• 27. This goal has two key activities: !Expand efforts to use the media, non-profit organizations, and professional societies for distribution of information about research, prevention, and treatment of these disorders. !Expand listings of available resources for the public including relevant organizations. Measures of progress for this goal focus on level of activity, such as number of organizations that distribute information brochures regarding NINDS activities, number of organizations listed where resources may be found, etc. Goal 2: Dissemination of Medical News/Information to the Public (a) Partnerships with non-profit organizations to advance health messages of interest to minority communities and individuals at-risk for stroke, diabetes, and HIV-associated neurological complications. (b) Improve the distribution of health information at meetings and events, including those where NINDS does not currently exhibit. Key activities associated with this goal are: !Partnerships with non-profit organizations to advance health messages of interest to minority communities and individuals at-risk for stroke, diabetes, and HIV-associated neurological complications. !Improve the distribution of health information at meetings and events, including those where NINDS does not currently exhibit. As with Goal 1, performance measures focus on level of activity, such as number of partnerships initiated and number of meetings where NINDS materials are distributed. Goal 3: Development of New Communications Outlets 27 (a) Increase efforts to translate NINDS publications into Spanish, and provide links to Spanish-language publications and websites on the NINDS home page. (b) Develop an email list service/interest group of individuals serving or representing minority communities and organizations to assist in efforts to reach their communities. Activities associated with this goal are: !Increase efforts to translate NINDS publications into Spanish, and provide links to Spanish-language publications and websites on the NINDS home page. !Develop an email list service/interest group of individuals serving or representing minority communities and organizations to assist in efforts to reach their communities.
  • 28. Goal 4: Disseminating the NINDS Health Disparities Strategic Plan (April-May 2000) (a) A draft of the plan was distributed via mail to individuals representing the minority biomedical and bio-behavioral communities and members of appropriate societies and organizations from which comments and suggestions were received and integrated into the plan. (b) The draft plan was posted on the NINDS home page and public comments and suggestions were encouraged. (c) A draft of the plan was issued to advocacy groups enlisting their support for and participation in specific projects outlined in the plan, and soliciting comments and suggestions. This goal involves two activities: !Solicitation and integration of comments, suggestions and support for the draft of the Strategic Plan from individuals representing the minority biomedical and bio-behavioral communitie !Dissemination of final approved plan to these communities, societies and organizations. The first activity has been accomplished. The final plan is in development and will be made available to the nation via the NINDS website. 28 Measures of performance on this goal include number of NINDS publications translated into Spanish, establishment of links to Spanish-language publications and websites on the NINDS homepage, and establishment of an email list service. Longer-term performance measures will focus level of activity such as volume of use of the list service. AREA OF FOCUS X: Inclusion Policies/Activities for Minorities in Clinical Research Current Programs The NINDS supports two clinical trials in stroke directed at specific ethnic populations. !African-American Antiplatelet Stroke Prevention Study is an on-going multicenter, randomized double-blind clinical trial of ticlopidine and aspirin in subjects with non-cardioembolic ischemic stroke. The study began in 1995, has 35 sites, and as of July, 1999, it has enrolled more than 1100 patients. The target is 1800 participants. Most patients in the study are overweight, and they suffer from hypertension, smoking, lack of exercise, and to a lesser extent diabetes, hypercholesteremia, and family history of stroke. and members of appropriate societies and organization.
  • 29. !Secondary Prevention in Small Subcortical Strokes is a pilot study in 100 patients at risk for lacunar infarcts. Lacunes comprise nearly 25% of brain infarcts, are harbingers of vascular dementia, and are particularly frequent in Mexican-Americans. Combination antiplatelet therapy and intensive lowering of blood pressure could substantially reduce major vascular events and cognitive decline in these patients. This is the first clinical trial to assess secondary prevention in lacunar infarcts, and specifically in Mexican-American subjects. Proposed New Directions in Inclusion Policies/Activities for Minorities in Clinical Research: The NINDS proposes to establish a prevention/ intervention research networks throughout the extramural community. The goal is to foster stronger linkages between investigators at minority and majority institutions with community-based organizations to improve minority recruitment and retention in clinical studies. Goal 1: Establish a National Network on Minority Health Disparities Prevention/Intervention Research in Neurological Disease. (a) The NINDS proposes to establish a prevention/intervention research network throughout the extramural community. The goal is to foster stronger linkages between investigators at minority and majority institutions with community-based organizations to improve minority recruitment and retention in clinical studies. The Specialized Center Grant Cooperative Agreement to support this network. The key near-term performance measure is the number of extramural research organizations that are part of the network. Longer-term performance measures will focus on productivity of the network, such as number of minority professionals conducting this 29 type of research within the network, number of submitted high-quality applications on minority health disparities issues, and similar measures. PERFORMANCE AND OUTCOME MEASURES The NINDS is proceeding with its health disparities planning activities to better define the research priorities and objectives for reducing the burden of neurological disease in minority populations. The proposed action plans and goals of our strategic plan are straightforward, measurable and will be implemented over the next several years.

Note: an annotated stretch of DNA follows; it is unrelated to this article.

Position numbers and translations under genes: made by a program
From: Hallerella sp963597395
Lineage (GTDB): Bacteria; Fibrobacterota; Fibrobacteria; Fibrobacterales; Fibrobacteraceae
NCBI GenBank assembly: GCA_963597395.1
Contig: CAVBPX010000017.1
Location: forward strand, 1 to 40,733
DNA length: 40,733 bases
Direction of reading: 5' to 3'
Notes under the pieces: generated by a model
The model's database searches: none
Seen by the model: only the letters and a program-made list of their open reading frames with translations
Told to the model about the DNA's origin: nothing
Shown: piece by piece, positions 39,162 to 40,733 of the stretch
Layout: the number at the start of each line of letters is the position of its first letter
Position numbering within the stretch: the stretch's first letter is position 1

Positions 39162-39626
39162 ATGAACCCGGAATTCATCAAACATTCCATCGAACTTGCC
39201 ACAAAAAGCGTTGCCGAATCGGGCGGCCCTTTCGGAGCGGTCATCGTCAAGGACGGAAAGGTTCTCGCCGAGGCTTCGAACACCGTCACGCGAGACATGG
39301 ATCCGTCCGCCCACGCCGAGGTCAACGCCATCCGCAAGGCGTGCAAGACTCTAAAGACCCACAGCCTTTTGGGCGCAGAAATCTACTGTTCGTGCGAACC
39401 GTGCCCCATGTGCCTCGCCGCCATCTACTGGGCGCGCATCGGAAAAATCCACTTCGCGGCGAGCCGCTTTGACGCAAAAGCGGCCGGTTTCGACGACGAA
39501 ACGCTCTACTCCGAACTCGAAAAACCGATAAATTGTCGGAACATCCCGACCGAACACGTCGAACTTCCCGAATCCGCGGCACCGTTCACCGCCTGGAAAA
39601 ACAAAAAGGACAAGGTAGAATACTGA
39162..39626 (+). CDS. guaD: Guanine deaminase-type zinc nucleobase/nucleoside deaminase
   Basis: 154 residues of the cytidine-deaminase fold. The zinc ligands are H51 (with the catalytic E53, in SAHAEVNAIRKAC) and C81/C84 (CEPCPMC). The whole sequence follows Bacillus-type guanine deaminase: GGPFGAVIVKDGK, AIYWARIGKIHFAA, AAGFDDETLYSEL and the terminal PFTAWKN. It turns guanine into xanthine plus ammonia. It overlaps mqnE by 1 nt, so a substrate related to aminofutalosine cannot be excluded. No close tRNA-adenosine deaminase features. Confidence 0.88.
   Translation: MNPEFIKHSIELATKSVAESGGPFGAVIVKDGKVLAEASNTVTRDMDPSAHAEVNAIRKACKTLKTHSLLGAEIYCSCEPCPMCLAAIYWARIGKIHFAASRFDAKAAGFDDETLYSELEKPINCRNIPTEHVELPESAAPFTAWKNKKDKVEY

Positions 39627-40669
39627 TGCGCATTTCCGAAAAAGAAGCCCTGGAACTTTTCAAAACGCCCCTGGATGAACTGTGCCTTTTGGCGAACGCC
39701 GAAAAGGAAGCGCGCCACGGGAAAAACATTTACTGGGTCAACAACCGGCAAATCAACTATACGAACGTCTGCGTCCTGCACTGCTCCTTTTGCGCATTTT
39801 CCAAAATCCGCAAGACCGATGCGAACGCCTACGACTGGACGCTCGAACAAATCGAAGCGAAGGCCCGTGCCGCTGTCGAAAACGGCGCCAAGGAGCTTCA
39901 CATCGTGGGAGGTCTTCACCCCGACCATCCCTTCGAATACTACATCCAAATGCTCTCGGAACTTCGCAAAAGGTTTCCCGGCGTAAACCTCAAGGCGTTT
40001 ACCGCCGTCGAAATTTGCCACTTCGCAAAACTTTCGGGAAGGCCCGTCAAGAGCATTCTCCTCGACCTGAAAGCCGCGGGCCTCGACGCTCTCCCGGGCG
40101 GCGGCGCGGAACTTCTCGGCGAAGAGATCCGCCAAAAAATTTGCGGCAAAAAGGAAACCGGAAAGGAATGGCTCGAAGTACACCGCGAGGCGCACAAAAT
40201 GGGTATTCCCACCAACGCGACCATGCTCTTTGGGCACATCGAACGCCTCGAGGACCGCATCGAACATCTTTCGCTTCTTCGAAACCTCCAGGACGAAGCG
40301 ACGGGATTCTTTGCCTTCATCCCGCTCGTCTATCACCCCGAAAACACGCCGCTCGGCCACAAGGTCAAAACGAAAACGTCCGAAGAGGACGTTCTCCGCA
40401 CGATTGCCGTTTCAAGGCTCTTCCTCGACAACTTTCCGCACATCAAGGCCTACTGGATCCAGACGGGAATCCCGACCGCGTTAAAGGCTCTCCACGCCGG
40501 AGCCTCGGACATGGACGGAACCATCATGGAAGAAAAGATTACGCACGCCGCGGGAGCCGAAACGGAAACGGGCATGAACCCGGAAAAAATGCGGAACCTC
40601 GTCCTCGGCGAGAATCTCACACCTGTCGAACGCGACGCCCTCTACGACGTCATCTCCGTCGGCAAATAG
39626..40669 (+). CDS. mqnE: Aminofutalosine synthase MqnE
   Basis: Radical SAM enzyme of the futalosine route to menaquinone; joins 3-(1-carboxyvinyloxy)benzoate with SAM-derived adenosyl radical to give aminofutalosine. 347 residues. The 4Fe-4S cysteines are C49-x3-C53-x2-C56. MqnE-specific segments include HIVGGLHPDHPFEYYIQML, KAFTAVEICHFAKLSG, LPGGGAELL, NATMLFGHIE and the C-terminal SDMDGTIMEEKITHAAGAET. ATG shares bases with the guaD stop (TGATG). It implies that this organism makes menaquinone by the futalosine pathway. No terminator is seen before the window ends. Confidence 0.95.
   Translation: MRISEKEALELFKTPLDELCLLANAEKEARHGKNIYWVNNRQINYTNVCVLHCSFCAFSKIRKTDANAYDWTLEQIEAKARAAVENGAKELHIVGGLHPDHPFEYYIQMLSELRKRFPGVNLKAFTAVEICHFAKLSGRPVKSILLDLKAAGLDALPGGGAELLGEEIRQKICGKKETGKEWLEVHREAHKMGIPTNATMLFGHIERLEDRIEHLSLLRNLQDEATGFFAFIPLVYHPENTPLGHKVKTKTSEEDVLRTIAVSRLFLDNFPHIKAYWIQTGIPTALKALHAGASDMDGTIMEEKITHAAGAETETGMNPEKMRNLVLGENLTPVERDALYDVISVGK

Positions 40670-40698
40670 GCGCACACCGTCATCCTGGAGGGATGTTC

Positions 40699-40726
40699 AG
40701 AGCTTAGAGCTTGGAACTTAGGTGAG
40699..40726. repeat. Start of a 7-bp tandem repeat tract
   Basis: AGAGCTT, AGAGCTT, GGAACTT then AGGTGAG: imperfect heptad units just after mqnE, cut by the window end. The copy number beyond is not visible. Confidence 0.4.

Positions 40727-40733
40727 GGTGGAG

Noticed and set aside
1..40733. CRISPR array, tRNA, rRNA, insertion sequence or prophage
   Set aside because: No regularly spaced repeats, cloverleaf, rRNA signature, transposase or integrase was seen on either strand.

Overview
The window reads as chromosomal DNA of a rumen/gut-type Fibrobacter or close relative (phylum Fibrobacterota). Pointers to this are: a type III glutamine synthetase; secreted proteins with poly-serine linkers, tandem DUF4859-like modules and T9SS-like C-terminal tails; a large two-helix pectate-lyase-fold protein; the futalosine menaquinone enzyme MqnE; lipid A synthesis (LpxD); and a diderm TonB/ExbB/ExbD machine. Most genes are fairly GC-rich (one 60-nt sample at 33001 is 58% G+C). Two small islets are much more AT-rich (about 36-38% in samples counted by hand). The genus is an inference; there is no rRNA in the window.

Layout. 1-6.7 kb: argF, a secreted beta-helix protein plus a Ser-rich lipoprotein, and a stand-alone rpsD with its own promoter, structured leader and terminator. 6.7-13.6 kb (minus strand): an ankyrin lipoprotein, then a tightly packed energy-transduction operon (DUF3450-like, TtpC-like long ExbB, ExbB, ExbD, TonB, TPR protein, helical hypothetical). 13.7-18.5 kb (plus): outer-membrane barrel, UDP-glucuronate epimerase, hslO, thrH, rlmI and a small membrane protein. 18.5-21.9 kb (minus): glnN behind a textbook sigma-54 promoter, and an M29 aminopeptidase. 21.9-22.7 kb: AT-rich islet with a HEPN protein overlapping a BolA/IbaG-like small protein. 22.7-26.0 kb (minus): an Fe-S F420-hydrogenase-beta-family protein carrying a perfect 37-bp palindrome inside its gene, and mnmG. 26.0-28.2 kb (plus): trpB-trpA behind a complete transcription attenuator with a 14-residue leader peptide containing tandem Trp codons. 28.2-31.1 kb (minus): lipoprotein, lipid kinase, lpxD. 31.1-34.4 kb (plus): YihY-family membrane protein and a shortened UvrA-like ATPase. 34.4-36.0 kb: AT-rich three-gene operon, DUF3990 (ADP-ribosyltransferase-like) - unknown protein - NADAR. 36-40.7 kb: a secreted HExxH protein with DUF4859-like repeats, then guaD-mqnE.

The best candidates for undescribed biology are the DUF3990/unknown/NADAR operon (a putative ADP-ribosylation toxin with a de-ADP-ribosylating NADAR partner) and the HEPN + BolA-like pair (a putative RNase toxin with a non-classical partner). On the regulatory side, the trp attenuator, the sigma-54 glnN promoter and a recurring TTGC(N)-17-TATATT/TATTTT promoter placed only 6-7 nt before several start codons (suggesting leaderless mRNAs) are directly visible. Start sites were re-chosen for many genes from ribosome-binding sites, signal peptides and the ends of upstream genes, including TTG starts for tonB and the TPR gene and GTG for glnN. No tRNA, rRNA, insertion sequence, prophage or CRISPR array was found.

• 30. The ultimate measure of performance or impact is the reduction or elimination of disparities in the burden of neurological disorders and stroke among the nation’s population. Pragmatically, this long-term goal is achieved incrementally over time through development of the necessary research infrastructure and through the identification (that is, discovery) and subsequent implementation of replicable and sustainable interventions. These structures and processes are intermediate steps to achieving the primary outcome, namely, changes in health among populations with excessive disease burden, and provide the basis for measuring success toward the ultimate goal. Accordingly, the performance measures that the NINDS Minority Health Disparities programs will employ to assess progress emphasize indicators of structure and process. TIMEFRAME FOR PLAN IMPLEMENTATION The NINDS Five-Year Strategic Plan on Minority Health Disparities will unfold over Fiscal Years 2002_2006. Activities in Areas of Focus I (Stroke) and II (NeuroAIDS) have already begun. In Areas of Focus IV (Pain) and V (Cognitive and Emotional Health of Children), activities will be initiated within the next year. Activities in the other condition-specific Areas of Focus will be initiated in subsequent years of the plan. Activities associated with the general or cross-cutting Areas of Focus (Research Capacity, Dissemination, and Inclusion Policies/Activities) will be pursued in all years of the plan. 30
  • 31. 31 NINDS Health Disparities Budget (Dollars in Millions) FY 2002 FY 2003 Institute / Center Research Infrastructure Outreach Research Infrastructure Outreach NINDS $27.60 $7.20 $1.70 $30.50 $7.20 $1.70